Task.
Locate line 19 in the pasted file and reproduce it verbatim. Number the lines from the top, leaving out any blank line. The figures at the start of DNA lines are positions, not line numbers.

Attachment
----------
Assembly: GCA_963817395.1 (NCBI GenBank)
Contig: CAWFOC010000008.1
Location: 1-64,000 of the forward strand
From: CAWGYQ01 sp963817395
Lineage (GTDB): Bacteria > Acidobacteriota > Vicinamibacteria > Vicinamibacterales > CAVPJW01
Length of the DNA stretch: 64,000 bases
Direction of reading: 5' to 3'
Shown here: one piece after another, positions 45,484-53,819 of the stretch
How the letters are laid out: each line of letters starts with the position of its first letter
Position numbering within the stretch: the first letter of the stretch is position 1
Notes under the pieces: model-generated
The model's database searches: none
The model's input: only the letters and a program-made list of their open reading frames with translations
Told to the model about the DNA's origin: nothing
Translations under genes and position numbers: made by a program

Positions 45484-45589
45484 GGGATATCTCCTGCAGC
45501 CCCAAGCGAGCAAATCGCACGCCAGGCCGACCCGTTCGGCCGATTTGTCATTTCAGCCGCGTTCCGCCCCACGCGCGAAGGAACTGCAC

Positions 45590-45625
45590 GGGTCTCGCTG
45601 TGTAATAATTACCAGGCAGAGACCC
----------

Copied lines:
Positions 45590-45625